This morning the New York Times quotes a ‘senior administration official’ who says that the US is set to relax sanctions against Iran, Syria and Cuba to allow US companies such as Google, Microsoft and Yahoo to allow downloads of personal Web-based services in those countries. Around the water cooler this morning, my colleague Jill York correctly pointed out that the article appears to conflate too many things together when it describes ‘Internet services’ that are currently banned, and that might be allowed as part of the planned waiver. My understanding is that any service that is based ‘in the cloud’ (gmail, twitter, etc.) is currently allowed to be used in Iran, Syria and Cuba because they do not require users to download software to use those services. It seems that Treasury’s Office of Foreign Assets Control (OFAC) is considering a blanket waiver that will permit US companies to allow users in those sanctioned countries to also use services (such as MSN chat) that require a download. It’s not clear if the type of software downloads will be limited to ‘communications’ services, or if broader downloads of services such as Google Earth or Adobe Photoshop will be allowed. It strikes me that the broader the type of downloads allowed the better, since the more services available not only allow for greater creativity in how users mash-up blogs, video, photos, email, etc., but that also makes it harder for states to block one type of service if many are available and being used together. However, given that circumvention tools will not be included in this waiver, it appears that the language may be fairly restrictive. Regardless of how the technicalities shake out, this seems like a positive step forward and I’m hopeful even smaller companies like Blue Host, that have been denying use of their Web hosting service in any country with even fairly limited US sanctions, will again make their services more widely available.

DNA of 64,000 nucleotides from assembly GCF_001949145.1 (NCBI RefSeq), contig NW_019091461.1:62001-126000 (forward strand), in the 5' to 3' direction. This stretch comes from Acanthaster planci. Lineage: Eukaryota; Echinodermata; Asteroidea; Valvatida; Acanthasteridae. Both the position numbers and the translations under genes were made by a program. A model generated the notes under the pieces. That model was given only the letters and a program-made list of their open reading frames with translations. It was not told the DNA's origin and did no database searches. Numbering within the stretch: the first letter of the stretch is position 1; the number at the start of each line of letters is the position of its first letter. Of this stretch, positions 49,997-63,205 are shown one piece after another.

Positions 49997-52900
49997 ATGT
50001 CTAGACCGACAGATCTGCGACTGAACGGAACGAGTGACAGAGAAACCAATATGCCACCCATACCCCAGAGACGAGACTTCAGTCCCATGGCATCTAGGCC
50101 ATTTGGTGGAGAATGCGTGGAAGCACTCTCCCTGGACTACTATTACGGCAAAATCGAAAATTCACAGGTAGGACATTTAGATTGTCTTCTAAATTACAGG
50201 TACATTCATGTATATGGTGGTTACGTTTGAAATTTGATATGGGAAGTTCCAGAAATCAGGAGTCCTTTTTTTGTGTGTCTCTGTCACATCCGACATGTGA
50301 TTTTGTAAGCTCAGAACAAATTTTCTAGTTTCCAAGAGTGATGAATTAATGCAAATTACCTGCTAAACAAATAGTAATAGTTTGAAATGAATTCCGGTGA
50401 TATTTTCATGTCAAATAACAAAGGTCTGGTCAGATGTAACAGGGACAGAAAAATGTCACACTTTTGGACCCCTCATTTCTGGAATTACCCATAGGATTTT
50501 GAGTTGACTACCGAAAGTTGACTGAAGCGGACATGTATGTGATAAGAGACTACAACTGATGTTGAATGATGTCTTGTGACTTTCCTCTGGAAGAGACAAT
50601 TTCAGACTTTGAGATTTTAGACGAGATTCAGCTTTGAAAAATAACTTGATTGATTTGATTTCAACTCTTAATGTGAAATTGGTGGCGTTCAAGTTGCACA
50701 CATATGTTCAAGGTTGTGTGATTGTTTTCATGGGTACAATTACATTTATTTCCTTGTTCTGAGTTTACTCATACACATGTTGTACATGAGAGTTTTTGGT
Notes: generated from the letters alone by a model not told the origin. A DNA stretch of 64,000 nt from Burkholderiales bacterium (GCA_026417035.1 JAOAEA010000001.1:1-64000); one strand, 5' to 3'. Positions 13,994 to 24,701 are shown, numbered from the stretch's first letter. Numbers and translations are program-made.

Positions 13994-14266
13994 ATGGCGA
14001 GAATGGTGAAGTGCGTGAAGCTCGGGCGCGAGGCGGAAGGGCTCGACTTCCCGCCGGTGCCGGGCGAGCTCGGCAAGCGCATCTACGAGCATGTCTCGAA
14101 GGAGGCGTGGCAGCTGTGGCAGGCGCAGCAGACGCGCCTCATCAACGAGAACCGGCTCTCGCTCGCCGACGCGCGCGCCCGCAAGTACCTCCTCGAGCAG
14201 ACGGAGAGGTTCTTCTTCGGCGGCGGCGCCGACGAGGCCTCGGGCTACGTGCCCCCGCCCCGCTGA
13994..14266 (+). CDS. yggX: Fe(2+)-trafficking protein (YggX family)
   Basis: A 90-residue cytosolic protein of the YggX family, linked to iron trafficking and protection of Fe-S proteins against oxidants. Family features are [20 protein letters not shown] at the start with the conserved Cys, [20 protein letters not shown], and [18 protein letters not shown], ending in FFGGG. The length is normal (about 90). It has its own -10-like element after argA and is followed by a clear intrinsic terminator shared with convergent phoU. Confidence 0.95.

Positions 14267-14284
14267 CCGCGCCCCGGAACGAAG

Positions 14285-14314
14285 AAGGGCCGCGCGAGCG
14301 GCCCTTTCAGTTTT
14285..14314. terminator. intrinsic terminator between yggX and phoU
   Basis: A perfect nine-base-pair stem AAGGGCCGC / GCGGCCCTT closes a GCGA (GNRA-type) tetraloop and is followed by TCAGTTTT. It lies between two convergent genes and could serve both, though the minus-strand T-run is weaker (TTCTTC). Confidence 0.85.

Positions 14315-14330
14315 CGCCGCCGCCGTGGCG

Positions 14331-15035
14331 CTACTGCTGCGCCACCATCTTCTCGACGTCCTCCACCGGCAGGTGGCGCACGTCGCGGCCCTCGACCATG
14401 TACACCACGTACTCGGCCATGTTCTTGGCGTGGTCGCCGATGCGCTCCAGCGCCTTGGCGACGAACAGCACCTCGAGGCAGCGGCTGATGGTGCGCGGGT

UPDATE: Here’s the official Treasury announcement and the updated rule–looks like Syria loses out on this one. From Deputy Treasury Secretary Wolin:
The new general licenses authorize exports from the United States or by U.S. persons to persons in Iran and Sudan of services and software related to the exchange of personal communications over the Internet, including web browsing, blogging, email, instant messaging, and chat; social networking; and photo and movie sharing. Today’s amendments also provide that specific licenses may be issued on a case-by-case basis for the exportation of services and software used to share information over the Internet that not covered by the general licenses.